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Born in Buenos Aires in 1949 to exiled European parents four years after the end of World War II, visual artist Vivian Suter returned to Basel when she was thirteen, and it is to this city and its art scene that she remains closely associated. Nonetheless, it was on a trip through North and Central America in 1983 that she found love and so set down roots on the banks of Guatemala’s Lake Atitlán. Since 2007 she has lived and worked there alongside her mother, artist Elisabeth Wild. Running from 17 January – 5 April 2020, London’s Camden Arts Centre hosts Vivian Suter: Tin Tin’s Sofa, an exhibition of the artist’s new and recent works.

Vivian Suter (via Camden Arts Centre)

Suter’s paintings are born from the terrain and habitat that surrounds their making. Working amid the wilderness of her lakeside studio, her large, unstretched canvases are hung outdoors to absorb the traces of falling leaves, rain, passing animals and mud. Presenting the finished works as an immersive cacophony, suspended, overlapping and environmental, Suter’s streaked and soaked canvases, swathed in colour, form a permeable membrane between nature and civilisation.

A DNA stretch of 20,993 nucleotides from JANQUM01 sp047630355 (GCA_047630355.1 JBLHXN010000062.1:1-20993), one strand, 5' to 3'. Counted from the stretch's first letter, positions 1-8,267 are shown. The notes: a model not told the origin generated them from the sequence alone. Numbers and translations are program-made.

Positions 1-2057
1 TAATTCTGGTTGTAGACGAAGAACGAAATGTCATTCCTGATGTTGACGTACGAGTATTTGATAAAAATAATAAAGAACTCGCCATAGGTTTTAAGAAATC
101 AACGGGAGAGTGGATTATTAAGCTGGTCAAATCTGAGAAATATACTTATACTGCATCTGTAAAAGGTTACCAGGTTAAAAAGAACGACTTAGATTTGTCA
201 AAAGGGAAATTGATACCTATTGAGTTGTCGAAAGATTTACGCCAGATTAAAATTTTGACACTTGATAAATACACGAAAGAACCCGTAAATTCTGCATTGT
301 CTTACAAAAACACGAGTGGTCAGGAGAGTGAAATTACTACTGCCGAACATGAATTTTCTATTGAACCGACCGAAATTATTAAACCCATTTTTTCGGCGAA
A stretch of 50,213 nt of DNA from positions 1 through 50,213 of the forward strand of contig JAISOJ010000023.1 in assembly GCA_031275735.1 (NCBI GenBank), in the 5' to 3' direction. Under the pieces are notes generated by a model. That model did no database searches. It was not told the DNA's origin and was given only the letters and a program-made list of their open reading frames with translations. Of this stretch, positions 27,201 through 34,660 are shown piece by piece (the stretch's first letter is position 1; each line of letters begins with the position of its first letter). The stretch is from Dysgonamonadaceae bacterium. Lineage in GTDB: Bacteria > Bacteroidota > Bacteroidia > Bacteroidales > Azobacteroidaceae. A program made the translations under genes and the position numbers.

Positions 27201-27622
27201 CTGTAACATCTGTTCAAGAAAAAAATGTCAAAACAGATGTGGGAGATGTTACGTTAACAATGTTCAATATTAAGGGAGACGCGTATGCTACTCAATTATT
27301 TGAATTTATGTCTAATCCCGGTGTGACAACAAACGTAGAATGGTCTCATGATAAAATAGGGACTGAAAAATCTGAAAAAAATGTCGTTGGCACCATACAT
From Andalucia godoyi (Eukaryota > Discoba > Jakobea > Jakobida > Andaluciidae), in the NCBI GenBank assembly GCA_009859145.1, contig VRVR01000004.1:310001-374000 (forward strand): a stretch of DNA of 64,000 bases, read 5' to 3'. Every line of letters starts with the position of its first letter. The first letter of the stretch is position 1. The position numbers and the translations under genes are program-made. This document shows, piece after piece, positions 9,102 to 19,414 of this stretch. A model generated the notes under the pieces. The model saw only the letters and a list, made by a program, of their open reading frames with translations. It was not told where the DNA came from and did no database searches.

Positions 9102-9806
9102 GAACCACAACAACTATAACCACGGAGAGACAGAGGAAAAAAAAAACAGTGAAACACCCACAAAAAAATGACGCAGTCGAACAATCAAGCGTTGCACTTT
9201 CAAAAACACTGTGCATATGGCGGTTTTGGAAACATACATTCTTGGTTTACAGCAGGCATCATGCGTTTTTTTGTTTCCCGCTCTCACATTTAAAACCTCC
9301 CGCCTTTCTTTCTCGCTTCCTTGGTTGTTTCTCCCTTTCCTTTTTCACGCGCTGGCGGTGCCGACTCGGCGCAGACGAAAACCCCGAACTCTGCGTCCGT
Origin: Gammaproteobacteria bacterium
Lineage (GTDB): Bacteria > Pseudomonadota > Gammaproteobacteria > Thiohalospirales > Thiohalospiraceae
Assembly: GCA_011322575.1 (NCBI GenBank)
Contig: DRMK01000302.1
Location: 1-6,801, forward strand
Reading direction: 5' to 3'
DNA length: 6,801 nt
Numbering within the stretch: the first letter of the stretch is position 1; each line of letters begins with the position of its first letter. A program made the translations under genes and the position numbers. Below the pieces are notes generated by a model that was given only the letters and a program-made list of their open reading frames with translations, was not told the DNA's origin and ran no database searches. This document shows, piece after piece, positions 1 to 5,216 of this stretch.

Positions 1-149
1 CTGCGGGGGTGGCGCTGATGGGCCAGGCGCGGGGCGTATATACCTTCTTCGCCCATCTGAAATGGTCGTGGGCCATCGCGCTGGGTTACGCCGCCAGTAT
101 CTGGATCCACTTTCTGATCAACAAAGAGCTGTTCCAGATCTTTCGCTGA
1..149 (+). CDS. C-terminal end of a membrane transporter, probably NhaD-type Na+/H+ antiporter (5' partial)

Her studios are open-air wooden structures located amid the lush rainforest. Here, the backdrop of trees, vibrant flowers, and sounds of tropical birds serves as inspiration for Suter’s abstract paintings. The colours, motifs, and movement of her brushstrokes are influenced by organic shapes, with a palette that ranges from various shades of green to dominant reds and yellows. Many of the photos of her work show the paintings in process, some in an airy studio, others outdoors or on a porch; foliage encroaches and frames nearly all the canvases.

 Installation view. Vivian Suter, 2019, Gladstone Gallery, New York (via Camden Arts Centre)

In 2005 a tropical storm destroyed large parts of Panajachel and flooded one of Suter’s studios resulting in damage to her works. Rather than resisting, the artist decided to purposefully leave her canvases outdoors, embracing the influence of nature. Allowing the tropical climate to become an active agent in the creation of the work, the paintings incorporate natural substances such as volcanic and botanical matter as well as microorganisms. Inherent in her work is a determined sense of experimentation, alongside an embrace of ruin.

Ahead of the preview at Camden Arts Centre, Suter, along with artist Athanasios Argianas, will be in conversation with writer Oliver Basciano to discuss the central themes of their respective exhibitions. Book here.


Vivian Suter: Tin Tin’s Sofa at Camden Arts Centre

17 January – 5 April 2020 / Preview: Thursday 16 January, 6.30–8.30pm



Feature image via documenta

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